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Victory of Muslim Brotherhood weakens army's hold over Egyptian political system.
CAIRO, Egypt — The candidate of Egypt’s long-persecuted Muslim Brotherhood, Mohamed Morsi, was declared president today following days of tense anticipation over the results of the vote.
Cairo’s Tahrir Square, packed to the brim with hundreds of thousands of Morsi supporters, erupted in celebration when the head of Egypt’s presidential elections commission announced the results just after 4 p.m. Cairo time.
The Islamist contender beat out the pro-military candidate and holdover from the ousted regime, Ahmed Shafiq, by just under 900,000 votes.
“I stand here as first freely elected president of Egypt,” Morsi said Sunday night in his first address to the nation on state-run television, an entity that vilified the Brotherhood for years. “I couldn’t be here without god’s blessing, and the sacrifices of others … Egypt needs to united forces.”
In a clear break from the language of his predecessor, ousted dictator Hosni Mubarak, Morsi spoke of the responsibilities he faces as an elected leader, directing Egyptians to abandon him if he fails as a democratic leader.
Groups of Egyptians watching Morsi’s speech at a downtown café broke into applause as he made his closing remarks, chanting “Down, down with military rule!”
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Today marks the first time the Muslim Brotherhood, born in Egypt in 1928, and that spawned offshoots in countries across the Arab world, has risen to secure the post of the Egyptian presidency, one of the most powerful in the Middle East.
“I never thought I’d live to see the day that a freely elected president would come into power in Egypt,” said Ahmed Al Nahhas, a member of the Supreme Committee of the Brotherhood’s political wing in Alexandria, Egypt’s second-largest city.
“We’ve been striving to pull this country out of oppression,” he said. “I think even the people who didn’t vote for him are now out celebrating.”
Indeed, thousands of people — young, old, bearded, and un-veiled — descended on Tahrir Square and the surrounding area of downtown Cairo to cheer, chant, dance, light fireworks and honk their car horns.
Egyptians, smiling, laughing, and singing, stood atop trucks, waving flags and chanting: “The revolution will continue!”
Morsi’s bid to paint himself as the candidate of the revolution — the term Egyptians use to describe the 18 days of popular protest that toppled former president Hosni Mubarak in 2011 — appeared to resonate with many Egyptians Sunday night.
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“We are so happy. I feel that there has been a big change,” said 45-year-old Fateh Ahmed Hassan, in Tahrir. “That the country is changing in a positive way.”
Despite not having voted for Morsi, even some of the revolutionary activists said they were pleased that Shafiq, a symbol of the Mubarak regime, was defeated.
“I am happy that the remnants of the former regime have taken a very strong blow today,” said Ramy Yaacoub, a self-described secular political analyst and former chief-of-staff for the secular Free Egyptians Party.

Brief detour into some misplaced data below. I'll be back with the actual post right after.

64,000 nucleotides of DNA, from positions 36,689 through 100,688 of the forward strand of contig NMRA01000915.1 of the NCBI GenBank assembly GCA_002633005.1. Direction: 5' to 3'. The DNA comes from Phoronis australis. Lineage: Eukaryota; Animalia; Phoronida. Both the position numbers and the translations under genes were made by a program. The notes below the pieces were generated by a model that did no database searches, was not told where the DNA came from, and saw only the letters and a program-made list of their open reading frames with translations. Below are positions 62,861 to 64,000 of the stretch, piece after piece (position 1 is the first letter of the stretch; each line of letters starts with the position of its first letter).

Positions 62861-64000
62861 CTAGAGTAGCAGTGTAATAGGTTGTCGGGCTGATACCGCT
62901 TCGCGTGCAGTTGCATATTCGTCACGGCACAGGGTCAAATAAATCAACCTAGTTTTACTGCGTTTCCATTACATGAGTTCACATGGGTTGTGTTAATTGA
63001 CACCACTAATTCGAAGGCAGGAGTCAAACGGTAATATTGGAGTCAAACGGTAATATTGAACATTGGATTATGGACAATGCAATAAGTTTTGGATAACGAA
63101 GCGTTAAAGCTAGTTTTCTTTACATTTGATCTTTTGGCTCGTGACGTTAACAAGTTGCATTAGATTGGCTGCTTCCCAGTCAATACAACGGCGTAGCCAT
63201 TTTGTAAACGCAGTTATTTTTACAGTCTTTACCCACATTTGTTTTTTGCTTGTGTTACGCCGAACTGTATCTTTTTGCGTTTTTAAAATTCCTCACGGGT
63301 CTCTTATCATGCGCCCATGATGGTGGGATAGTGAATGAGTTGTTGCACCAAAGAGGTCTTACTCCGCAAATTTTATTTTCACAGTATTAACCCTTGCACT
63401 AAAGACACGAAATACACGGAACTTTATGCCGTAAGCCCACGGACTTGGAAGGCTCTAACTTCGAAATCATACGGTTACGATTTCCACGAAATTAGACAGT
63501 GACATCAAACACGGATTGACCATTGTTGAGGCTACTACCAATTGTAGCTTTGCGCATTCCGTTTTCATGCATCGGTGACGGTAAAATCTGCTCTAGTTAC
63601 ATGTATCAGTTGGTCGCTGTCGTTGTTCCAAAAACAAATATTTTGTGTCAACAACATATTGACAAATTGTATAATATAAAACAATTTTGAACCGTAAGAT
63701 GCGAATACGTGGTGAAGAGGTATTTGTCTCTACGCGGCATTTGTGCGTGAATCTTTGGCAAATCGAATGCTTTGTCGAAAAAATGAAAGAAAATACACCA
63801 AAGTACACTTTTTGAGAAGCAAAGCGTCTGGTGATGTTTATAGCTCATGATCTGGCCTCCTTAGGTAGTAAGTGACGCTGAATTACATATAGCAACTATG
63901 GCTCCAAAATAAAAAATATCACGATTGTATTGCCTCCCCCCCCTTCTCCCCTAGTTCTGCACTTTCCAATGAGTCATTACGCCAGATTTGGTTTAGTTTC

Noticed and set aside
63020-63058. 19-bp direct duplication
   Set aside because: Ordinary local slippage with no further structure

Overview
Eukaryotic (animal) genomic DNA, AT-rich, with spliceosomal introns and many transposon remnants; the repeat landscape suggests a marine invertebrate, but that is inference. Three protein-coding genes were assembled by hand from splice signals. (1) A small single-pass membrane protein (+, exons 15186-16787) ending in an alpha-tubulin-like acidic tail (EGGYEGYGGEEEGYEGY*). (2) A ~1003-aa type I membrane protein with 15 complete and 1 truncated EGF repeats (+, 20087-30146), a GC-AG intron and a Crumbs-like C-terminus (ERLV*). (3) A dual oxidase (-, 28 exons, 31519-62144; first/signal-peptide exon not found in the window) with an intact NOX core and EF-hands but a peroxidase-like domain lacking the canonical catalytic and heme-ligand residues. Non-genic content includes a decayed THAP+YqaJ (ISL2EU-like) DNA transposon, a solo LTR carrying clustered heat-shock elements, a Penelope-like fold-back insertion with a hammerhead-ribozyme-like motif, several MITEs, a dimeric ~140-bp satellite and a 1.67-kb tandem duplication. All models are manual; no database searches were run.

“I don’t think they were beaten entirely,” he said. “But they definitely will be hurting for a long while because of today.”
A number of protesters also came out to Tahrir, still overflowing and seething with triumphant fervor well into the night, to protest recent moves by Egypt’s ruling generals to keep key political powers invested in the Supreme Council of Armed Forces (SCAF).
In the weeks leading up to the announcement of the results, SCAF, which assumed power during the uprising, dissolved the elected Brotherhood-led parliament, and issued a so-called constitutional declaration that strips the new president of most of his authority.
The Brotherhood leadership has consistently rejected the decree, maintaining that Morsi will assume the presidency with the full power of a commander-in-chief.
In what many observers designated as his first act of defiance, Morsi announced he would take his oath as president in front of the elected — but dissolved — parliament, rather than in front of the Supreme Court, as the constitutional declaration stipulates.
“We won't accept the constitutional declaration,” Morsi’s campaign spokesman, Yehia Ahmed, told GlobalPost Sunday.
Despite the jubilation of the Morsi campaign Sunday night, the Brotherhood faces an uphill battle in its quest to govern free of military rule — and in a deeply polarized nation in the midst of continued political and economic upheaval.
“There will be serious limitations on his ability to govern,” said Hani Sabra, Middle East analyst at the New York-based Eurasia Group, a global political risk and research consulting firm.
“SCAF has said they’re above the law, and they’re going to legislate,” he said. “But it would be inaccurate to refer to him as a powerless president.”
Heba Habib contributed reporting from Cairo, Egypt
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